I have the honour to deliver this statement on behalf of members of the Group of Friends of the Responsibility to Protect.
We would like to thank the Special Rapporteur on violence against women, its causes and consequences for her tireless efforts to recommend measures, ways and means at the local, national, regional and international levels to eliminate all forms of violence against women, as this constitutes a violation of their human rights and fundamental freedoms.
We note with appreciation the Special Rapporteur’s focus on the challenges of her mandate since its inception, and in particular the link between her mandate and other mechanisms. We concur with the Special Rapporteur that concerted efforts are needed to bridge the gap between mechanisms with specific focus on violence against women to avoid fragmentation that is demonstrated in her report.
To concur with the Special Rapporteur’s recommendation on establishing a system-wide approach to address violence against women, the Group of Friends of R2P has continuously emphasized the link between the Responsibility to Protect and Geneva-based human rights mechanisms and institutions to address atrocities, including sexual violence. As the primary international human rights body, the Human Rights Council, through its procedures and mechanisms, is particularly well suited to apply preventive measures in situations where early warning signs of possible atrocities arise.
In this context, we believe that extreme structural and institutionalized forms of gender inequality and targeted violence against women may constitute potential risk factors for mass atrocities or even constitute these crimes in itself. To follow the Special Rapporteur’s important initiative to cooperate with the Committee on CEDAW to ensure better coherence on shared issues between the mechanisms., we are of the view that the same intrinsic link between the mandate and the Committee applies to the Women, Peace and Security agenda and the Responsibility to Protect as well.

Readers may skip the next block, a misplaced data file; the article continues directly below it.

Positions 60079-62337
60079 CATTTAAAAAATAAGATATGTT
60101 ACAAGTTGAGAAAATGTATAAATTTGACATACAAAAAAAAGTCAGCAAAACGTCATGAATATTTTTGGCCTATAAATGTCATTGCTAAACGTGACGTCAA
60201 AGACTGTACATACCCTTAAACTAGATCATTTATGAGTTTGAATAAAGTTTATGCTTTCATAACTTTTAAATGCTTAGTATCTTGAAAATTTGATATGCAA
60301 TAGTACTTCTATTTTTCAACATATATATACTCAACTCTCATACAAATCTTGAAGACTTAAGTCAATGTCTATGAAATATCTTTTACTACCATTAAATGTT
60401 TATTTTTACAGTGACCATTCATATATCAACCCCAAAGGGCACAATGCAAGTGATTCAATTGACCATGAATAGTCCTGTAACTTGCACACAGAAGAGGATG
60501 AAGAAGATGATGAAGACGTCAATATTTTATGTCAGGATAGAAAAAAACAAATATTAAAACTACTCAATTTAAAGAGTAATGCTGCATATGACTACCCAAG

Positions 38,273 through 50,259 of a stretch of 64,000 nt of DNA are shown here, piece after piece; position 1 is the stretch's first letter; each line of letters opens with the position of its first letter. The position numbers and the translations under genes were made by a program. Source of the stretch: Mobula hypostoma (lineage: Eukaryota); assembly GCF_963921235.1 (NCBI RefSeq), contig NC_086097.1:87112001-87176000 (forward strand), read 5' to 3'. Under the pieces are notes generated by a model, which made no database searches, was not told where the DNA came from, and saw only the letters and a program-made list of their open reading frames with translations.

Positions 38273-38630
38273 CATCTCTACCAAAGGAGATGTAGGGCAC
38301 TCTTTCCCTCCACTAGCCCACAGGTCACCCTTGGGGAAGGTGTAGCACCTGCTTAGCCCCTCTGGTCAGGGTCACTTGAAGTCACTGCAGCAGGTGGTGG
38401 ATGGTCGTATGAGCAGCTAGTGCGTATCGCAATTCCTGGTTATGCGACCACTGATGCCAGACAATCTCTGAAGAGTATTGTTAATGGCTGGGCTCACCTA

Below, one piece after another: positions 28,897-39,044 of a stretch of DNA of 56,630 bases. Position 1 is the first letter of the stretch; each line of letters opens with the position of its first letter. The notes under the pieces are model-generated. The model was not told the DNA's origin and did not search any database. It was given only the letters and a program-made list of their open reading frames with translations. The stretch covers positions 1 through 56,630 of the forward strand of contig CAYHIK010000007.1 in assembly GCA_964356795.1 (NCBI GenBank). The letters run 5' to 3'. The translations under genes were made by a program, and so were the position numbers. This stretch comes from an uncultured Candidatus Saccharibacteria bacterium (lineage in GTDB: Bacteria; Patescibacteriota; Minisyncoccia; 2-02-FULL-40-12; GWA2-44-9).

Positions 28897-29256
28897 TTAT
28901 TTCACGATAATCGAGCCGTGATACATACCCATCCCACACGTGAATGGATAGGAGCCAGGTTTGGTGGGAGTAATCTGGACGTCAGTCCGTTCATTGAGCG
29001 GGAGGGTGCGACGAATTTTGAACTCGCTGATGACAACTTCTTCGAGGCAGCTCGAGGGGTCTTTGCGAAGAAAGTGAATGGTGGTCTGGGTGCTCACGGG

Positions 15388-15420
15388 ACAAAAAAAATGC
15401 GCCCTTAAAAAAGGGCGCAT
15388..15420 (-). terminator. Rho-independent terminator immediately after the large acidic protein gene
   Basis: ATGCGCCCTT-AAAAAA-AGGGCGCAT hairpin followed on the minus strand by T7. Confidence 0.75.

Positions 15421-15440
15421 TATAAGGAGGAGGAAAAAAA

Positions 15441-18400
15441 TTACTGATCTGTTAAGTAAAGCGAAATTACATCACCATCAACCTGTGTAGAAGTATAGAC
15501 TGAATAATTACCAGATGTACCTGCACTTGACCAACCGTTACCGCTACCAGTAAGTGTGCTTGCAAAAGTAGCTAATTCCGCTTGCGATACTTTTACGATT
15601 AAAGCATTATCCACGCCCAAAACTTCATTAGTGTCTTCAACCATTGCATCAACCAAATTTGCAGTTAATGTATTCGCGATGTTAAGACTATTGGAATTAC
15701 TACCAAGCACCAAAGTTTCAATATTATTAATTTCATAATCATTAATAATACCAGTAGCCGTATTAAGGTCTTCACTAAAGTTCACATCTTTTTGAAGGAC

Geneva-based human rights mechanisms, in this respect, can play a vital role in strengthening gender-specific assessment of human rights violations. In addition, through applying a gender lens to technical assistance and capacity-building measures, the Human Rights Council can play a key role in supporting governments to uphold R2P and overcome the lack of gender- sensitivity in atrocity prevention, thereby furthering the broader sexual violence prevention agenda.
Other human rights mechanisms, including HRC-mandated Fact-Finding Missions and Commissions of Inquiry, provide further opportunities for a systematic integration of gender-sensitive protection measures and to strengthen the role of women. Women need to be included in these mechanisms and to lead them. Utilizing the knowledge of female experts and conducting gender-sensitive investigations can ensure that women’s perspectives and needs are discussed. Enhancing the focus on the transformation of women’s role in society can positively contribute to the efficiency of post-conflict and accountability strategies. This will in turn help preventing the commission of atrocity crimes.
Lastly, it is crucial to recognize that women around the world have always played an essential role in developing mitigation strategies on an individual, family and community level. In today’s atrocity situations, women are oftentimes key actors in initiatives and efforts to prevent or respond to atrocities and violence, leading to a tremendous impact on human rights protection within their communities. It is therefore important that they have our support and protection.
Security Council resolution 2467 on Women, Peace and Security recognizes that sexual violence in conflict occurs on a continuum of interrelated and recurring forms of violence against women and girls. We would like to ask the Special Rapporteur; in your view, what opportunities do you see in aligning the WPS and R2P agendas to prevent and respond to sexual violence in conflict? Are we adequately exploring the benefits of gender-responsive engagement in atrocity prevention and/or accountability processes? And if not, how can we encourage and develop it?